This Roof Fights Rain, Heat, Climate Change and Monkeys

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This Roof Fights Rain, Heat, Climate Change and Monkeys

Courtesy ReMaterials

When two feet of rain fell on Ahmedabad, India, during the monsoon season, residents like Meena Soni thought about upgrading their roofs. Until recently, they had no choice but to go into debt for an expensive concrete slab roof.

Carbon dioxide emissions generated during the creation of these slabs is a major cause of global climate change and they can contain harmful substances like asbestos. Meena’s original roof made from widely used corrugated iron sheeting made her home unbearably hot in the summer and deafeningly loud during the monsoon rains. People like Meena use the corrugated iron sheets because they are affordable. They cost around $1 per square foot while slab roofs run $7 to $10 per square foot. To make matters worse, if Meena’s home was upgraded or torn down, the slabs become waste—concrete can’t be recycled.

A new product aims to change that.

ReMaterials, based in Ahmedabad, is marketing a new roofing product called ModRoof. It is designed for what is known as the circular economy, a new economic system that aims to reduce global climate change. ModRoof tiles link into this new circular economy because they are made of waste materials and because they are produced and installed in easily replaceable pieces.

ReMaterials manufactures the tiles in Ahmedabad, providing local jobs. Individual tiles are made of waste cardboard, pressed together with coconut fiber and non-toxic bonding agents, then covered in a non-toxic waterproof coating. Over their 20-year lifespan, the tiles are waterproof, fireproof and, according to one customer, strong enough even to withstand nuisance monkeys. ReMaterials wants to eventually add solar panels into the roofing tiles.

The ModRoof tiles cost $3.10 per square foot. ReMaterials partners with microfinance companies, which administer payment plans to make the technology accessible to low-income customers.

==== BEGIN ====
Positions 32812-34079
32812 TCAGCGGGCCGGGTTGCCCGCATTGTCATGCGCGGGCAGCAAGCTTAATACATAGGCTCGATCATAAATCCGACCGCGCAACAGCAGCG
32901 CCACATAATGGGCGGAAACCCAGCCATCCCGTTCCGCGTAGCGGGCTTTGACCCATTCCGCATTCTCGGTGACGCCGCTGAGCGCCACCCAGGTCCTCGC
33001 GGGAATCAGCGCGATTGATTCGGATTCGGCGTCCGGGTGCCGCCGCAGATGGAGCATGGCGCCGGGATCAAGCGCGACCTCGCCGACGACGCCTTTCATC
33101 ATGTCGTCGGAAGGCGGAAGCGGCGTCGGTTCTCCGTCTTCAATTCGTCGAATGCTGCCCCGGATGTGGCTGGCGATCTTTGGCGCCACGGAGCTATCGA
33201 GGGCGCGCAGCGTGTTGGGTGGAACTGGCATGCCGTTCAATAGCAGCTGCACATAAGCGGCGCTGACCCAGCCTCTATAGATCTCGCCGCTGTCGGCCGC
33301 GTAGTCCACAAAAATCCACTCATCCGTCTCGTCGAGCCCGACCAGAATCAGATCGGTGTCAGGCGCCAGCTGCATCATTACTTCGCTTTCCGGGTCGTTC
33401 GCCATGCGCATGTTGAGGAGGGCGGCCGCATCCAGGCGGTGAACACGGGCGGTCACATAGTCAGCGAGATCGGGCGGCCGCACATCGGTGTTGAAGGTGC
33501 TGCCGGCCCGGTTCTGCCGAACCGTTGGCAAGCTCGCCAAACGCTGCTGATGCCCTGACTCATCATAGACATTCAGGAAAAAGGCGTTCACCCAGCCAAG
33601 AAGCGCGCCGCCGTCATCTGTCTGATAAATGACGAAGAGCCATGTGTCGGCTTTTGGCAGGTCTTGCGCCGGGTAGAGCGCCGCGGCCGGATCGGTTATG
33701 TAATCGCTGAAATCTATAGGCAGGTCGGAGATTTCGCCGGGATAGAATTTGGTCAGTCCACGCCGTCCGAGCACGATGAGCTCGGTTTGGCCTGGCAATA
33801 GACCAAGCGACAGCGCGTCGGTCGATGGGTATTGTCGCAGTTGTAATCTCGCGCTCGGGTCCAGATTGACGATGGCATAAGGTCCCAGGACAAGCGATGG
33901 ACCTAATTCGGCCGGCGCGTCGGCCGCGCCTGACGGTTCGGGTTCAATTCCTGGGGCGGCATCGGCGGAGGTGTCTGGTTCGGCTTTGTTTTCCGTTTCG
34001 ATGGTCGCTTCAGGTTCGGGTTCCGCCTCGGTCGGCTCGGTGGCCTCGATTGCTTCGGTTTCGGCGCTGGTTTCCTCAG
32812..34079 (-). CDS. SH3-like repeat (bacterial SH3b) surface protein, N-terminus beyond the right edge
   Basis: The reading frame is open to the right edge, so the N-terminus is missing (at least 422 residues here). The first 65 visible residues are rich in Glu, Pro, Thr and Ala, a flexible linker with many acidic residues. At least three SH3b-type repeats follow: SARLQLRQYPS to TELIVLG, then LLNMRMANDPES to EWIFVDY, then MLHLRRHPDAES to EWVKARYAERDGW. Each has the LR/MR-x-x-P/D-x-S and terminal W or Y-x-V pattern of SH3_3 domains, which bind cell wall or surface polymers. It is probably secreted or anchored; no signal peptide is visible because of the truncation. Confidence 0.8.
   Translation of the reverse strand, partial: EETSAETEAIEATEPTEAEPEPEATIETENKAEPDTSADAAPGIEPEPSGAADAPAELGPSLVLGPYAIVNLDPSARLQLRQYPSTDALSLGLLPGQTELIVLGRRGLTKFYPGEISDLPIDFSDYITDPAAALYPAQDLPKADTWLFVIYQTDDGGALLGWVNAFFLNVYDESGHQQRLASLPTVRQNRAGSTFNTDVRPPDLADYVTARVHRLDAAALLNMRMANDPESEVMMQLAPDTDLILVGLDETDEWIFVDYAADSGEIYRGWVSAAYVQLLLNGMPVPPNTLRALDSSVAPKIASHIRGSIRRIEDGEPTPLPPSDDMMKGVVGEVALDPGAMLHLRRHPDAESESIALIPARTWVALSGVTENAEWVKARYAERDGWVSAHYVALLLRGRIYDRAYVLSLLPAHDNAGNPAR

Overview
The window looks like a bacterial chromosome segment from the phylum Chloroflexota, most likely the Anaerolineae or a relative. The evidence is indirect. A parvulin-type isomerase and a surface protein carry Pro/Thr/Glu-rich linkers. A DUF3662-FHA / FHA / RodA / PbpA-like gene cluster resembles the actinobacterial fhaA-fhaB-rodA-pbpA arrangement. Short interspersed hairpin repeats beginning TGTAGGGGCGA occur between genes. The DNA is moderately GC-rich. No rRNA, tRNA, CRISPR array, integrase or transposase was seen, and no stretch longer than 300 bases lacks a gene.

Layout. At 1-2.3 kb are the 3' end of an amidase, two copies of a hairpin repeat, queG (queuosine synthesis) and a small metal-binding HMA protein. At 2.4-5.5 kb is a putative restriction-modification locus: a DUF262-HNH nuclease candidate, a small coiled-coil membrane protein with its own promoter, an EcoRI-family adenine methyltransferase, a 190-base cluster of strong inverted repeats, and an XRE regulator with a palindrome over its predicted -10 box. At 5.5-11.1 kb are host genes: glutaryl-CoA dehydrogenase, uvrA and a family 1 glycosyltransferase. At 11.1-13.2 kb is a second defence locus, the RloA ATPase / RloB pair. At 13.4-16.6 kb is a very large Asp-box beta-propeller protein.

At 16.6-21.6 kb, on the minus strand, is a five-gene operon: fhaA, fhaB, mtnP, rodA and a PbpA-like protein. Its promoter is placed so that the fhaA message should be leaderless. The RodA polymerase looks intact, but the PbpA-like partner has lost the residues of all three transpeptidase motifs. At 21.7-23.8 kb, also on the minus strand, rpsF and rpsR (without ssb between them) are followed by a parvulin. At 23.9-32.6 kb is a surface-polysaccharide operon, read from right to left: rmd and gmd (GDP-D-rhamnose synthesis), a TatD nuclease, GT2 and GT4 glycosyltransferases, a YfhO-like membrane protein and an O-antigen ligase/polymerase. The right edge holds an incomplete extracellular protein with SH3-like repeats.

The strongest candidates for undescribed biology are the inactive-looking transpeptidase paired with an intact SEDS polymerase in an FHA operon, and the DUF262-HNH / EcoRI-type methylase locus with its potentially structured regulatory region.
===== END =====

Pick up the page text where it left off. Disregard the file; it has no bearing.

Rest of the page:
ModRoof tiles tackle a deficiency in our familiar linear economic system: Waste. The roofs can be disassembled piece by piece and moved. Reuse is an important element of this new way of thinking. The circular economy separates value creation from resource consumption. It mimics the natural cycle of life, death and rebirth by engineering things for their reuse from the beginning. Things die, decompose and are used to create new things—the circle of life.

Shifting to the circular economy is good business for India, too. According to a report by the Ellen Macarthur Foundation, it could generate an additional $624 billion for India by 2050. There are some signs India is already headed in that direction. In June, the BBC quoted Indian Prime Minister Narenda Modi saying India will go "above and beyond" the 2015 Paris accord on combating climate change.

India is an ideal epicenter for a building materials revolution. Construction projects are a major cause of carbon dioxide emissions and India has yet to build much of the infrastructure needed for its 1.3 billion people as they move into cities. Nearly 70 percent of the buildings needed in India by 2030 have yet to be built. If India can innovate new modular construction methods and pioneer the reuse of waste materials through technologies like ModRoof, they will have critical skills that can be exported.

Back in Ahmedabad, Meena says she’s happy with her new roof. Her home is quiet during the yearly monsoon that drops up to two feet of rain each year, and cool during Ahmedabad's summers, when the average temperature climbs over 100 degrees. She says her husband is healthier now, after suffering from breathing problems they attributed to daytime temperatures inside that sometimes reached 115 degrees. The ModRoof technology could make the dream of a better living space, and a healthier planet, a reality for billions like her.

Best of all, if Meena needs to move, she can just take the roof with her.

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